destArray[l++] = gArray[i++];

else

destArray[l++] = gArray[k++];

}

else

{

if (gArray[j].compareTo(gArray[k]) < 0)

destArray[l++] = gArray[j++];

else

destArray[l++] = gArray[k++];

}

}

**// case where first and second ranges have remaining values**

while ((i < mid1) && (j < mid2))

{

if (gArray[i].compareTo(gArray[j]) < 0)

destArray[l++] = gArray[i++];

else

destArray[l++] = gArray[j++];

}

**// case where second and third ranges have remaining values**

while ((j < mid2) && (k < high))

{

if (gArray[j].compareTo(gArray[k]) < 0)

destArray[l++] = gArray[j++];

else

destArray[l++] = gArray[k++];

}

**// case where first and third ranges have remaining values**

while ((i < mid1) && (k < high))

{

if (gArray[i].compareTo(gArray[k]) < 0)

destArray[l++] = gArray[i++];

else

destArray[l++] = gArray[k++];

}

**// copy remaining values from the first range**

while (i < mid1)

destArray[l++] = gArray[i++];

**// copy remaining values from the second range**

while (j < mid2)

destArray[l++] = gArray[j++];

**// copy remaining values from the third range**

while (k < high)

destArray[l++] = gArray[k++];

}

**// Main function**

public static void main(String args[])

{

**// test case of values**

Integer[] data = new Integer[] {45, -2, -45, 78,30, -42, 10, 19, 73, 93};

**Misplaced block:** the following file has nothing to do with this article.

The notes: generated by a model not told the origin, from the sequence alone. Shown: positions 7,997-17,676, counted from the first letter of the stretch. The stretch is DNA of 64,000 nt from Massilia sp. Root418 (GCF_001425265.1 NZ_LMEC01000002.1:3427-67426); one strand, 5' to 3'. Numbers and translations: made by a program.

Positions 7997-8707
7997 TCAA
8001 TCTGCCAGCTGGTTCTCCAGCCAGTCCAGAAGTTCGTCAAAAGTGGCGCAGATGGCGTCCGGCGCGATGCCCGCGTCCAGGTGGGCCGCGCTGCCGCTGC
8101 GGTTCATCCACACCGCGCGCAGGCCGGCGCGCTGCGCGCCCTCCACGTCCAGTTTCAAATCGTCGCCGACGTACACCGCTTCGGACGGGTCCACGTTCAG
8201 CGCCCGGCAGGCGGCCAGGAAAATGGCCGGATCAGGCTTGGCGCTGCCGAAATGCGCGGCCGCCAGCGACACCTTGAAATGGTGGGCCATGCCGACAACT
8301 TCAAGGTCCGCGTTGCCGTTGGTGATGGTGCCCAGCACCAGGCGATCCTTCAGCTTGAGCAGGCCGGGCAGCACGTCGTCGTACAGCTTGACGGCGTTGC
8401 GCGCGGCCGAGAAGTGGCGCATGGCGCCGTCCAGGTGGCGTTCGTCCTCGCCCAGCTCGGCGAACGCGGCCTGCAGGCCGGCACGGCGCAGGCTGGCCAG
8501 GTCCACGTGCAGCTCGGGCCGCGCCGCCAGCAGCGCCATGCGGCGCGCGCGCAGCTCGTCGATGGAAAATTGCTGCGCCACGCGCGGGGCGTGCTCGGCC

mergeSort3Way(data);

System.out.println(“After 3 way merge sort: “);

for (int i = 0; i < data.length; i++)

System.out.print(data[i] + ” “);

}

}

Time complexity:-

The recurrence relation of the given program will be:

T(n) = 3 T(n/3) +o(n) // Here o(n ) is used for merge operation.

I will solve this recurrence relation using master theorem.

Here a =3 and b =3 , and f(n)(n) and o(n).

Therefore,

= .

It belongs to the second case of the master theorem.

therefore, time complexity of the program is O (nlog(n)) .

14.

**Recursion :**

This is the process of repeating the loop or the piece of code till the value of the integer gets satisfied. This is generally used to calculate the values of a given number without the use of a loop or a iteration.

For the given condition this values has been calculated for the every recursion calls.

T(625)=7T(125)+10n for n>1 = 40551 + 6250 = 46801

T(125)=7T(25)+10n for n>1 = 4543 + 1250 = 5793

T(25)=7T(5)+10n for n>1 = 399 + 250 = 649

T(5)=7T(1)+10n for n>1 = 57

So the result value after recursion is **46801**.

15

Solution

**a)**

T(1) = 0

T(n) = 5 * T(n/3) + g (n) Where n >1

17 **Solution**

a ) Prove of S(n) = 2^n – 1

Let us find the recurrence relation between tower of Hanoi problem .

- First move n-1 disks from source to temp.
- Move disk from source to destination
- Move n-1 disks from temp to source.

The number of steps are

T(n) = T (n-1) + 1 + T (n-1)

T(n) = 2 T(n-1) +1

Let us assume that the solution of recurrence relation is

T(n) = 2^n -1

Case 1 :

Let n=1,

T(1) = 2^1 – 1 =1

T(n) = 1

The number of moves n=1 is T(1) =1

Case 2:

Assume T(n) is true for

Case 3 :

Let us prove for n=n+1

T(n) = 2T(n-1) + 1

T (n + 1) = 2T(n+1-1) + 1

T (n+1) = 2 T(n) + 1

T(n+1) = 2 (2^n -1 ) + 1

T(n+1) = – 2 + 1

T(n+1) = – 1

Therefore , it is true for n+1.

**Solution**- Let the given list of items to represent the worst case scenario would be sorted list.

For example

{10,9,8,7,6,5,4,3,2,1}

As given , the Quicksort will take 10 as the first pivot and put all remaining value to the left of it . Then it will take 9 and do the same .

This would produce as n + (n-1) + …. + 2 + 1 association or n(n+1)/2

Which is O (n^2).